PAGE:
It seems like the trials and tribulations of one year’s Christmas cards often inspire my thinking for the next. After the fun, dance and extra expenses of mailing last year’s Christmas cards, I knew I wanted to do something that was small and thin and compact (not that last year’s wasn’t – except for that bag of tea!).
Inspiration and format
One idea I’ve had kicking around in my head for a while is folded bookmarks. Giving something that can be more than a single-use greeting really appealed to me. Bookmarks, keeping your place, keeping track of things, new year’s resolutions… one thing led to another, and I decided to make portable paper wish trackers. I’m a firm believer in the idea that dreams are a combination of luck and hard work, so tracking your progress makes sense. Hence, a pocket shooting star!
Part of me wonders if I should call these Christmas cards anymore. For one, I seem to use the term “card” in the loosest way possible when coming up with designs, and sometimes (mostly because I worry that I won’t get them done in time for Christmas) the messaging seems more appropriate to the new year. But in any case, seasonal wintry-time greetings…
I started by looking up folded bookmarks (simply google origami bookmark, folded corner bookmark, etc.), and followed the instructions with some scraps of paper, then drawing on them to see where the artwork would be positioned. Below are my tests. I had a more complex idea in the beginning, involving more interactivity (inviting people to unfold the bookmark to reveal more messages or to write down their wishes/goals inside it) but decided it was too much trouble for me and for the recipient. Plus, it would have required the paper to be printed on both sides, requiring more time and creating finicky-ness (for aligning the artwork etc.) in production.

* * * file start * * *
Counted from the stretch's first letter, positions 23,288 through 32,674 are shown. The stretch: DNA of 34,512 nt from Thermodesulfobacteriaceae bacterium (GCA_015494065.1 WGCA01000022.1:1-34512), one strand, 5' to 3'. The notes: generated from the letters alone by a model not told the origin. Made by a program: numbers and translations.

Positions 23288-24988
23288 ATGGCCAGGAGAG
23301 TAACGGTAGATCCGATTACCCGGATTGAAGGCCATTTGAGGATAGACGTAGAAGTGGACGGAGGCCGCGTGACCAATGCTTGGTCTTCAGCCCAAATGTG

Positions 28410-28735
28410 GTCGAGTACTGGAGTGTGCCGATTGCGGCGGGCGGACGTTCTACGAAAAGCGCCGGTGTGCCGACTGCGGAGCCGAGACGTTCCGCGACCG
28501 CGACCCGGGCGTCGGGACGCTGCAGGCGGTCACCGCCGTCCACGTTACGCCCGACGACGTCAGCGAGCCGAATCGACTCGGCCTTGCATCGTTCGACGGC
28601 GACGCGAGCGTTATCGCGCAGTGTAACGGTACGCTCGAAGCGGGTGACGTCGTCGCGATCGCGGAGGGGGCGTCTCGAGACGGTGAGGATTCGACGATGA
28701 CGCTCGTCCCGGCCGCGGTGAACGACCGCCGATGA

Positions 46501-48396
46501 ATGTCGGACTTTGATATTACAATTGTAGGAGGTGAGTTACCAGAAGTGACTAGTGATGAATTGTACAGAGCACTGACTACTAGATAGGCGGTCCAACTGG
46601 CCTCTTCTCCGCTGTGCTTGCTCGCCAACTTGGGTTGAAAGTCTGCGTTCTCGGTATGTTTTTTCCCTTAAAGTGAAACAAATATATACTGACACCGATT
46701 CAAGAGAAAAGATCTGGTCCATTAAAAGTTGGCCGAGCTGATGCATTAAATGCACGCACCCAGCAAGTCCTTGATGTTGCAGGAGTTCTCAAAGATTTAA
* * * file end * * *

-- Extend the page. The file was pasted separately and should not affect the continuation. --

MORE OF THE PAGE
I did all the artwork in brush pen, then scanned, composed and coloured on the computer. I wasn’t sure if it was immediately evident that this was a bookmark, and I didn’t plan for the design to explain itself either. And of course the piece is already so small, I couldn’t take away any of the space I had for writing my message! So I decided at the last minute to add an insert with some explanation/instructions.
Production and assembly
I wanted to do more risograph printing, and had such a good experience working with Pindot Press on my OFF-PANEL Emmies that I decided early on I would print these there.
One thing I neglected to account for was the fact that risograph ink is not that rub resistant. Once they’re assembled, it’s not so bad, but I blackened my fingers quite a bit while folding them and had to take breaks to wash my hands. I experimented with heating the ink to fix it better, thinking it could be like how you can iron newsprint so that the ink doesn’t rub off on their hands. All I had was a hair dryer though, so that didn’t work too well. Lesson learned!
It was fun stacking the finished pieces together. At one point I had so many I could bend and curve them like a worm or a serpent!
And the finished pieces!
Since they’re not holiday-specific, they make cute little giveaways! I still have quite a few left, so I plan on giving them away as extras in online orders and at events to spread the good wishes~!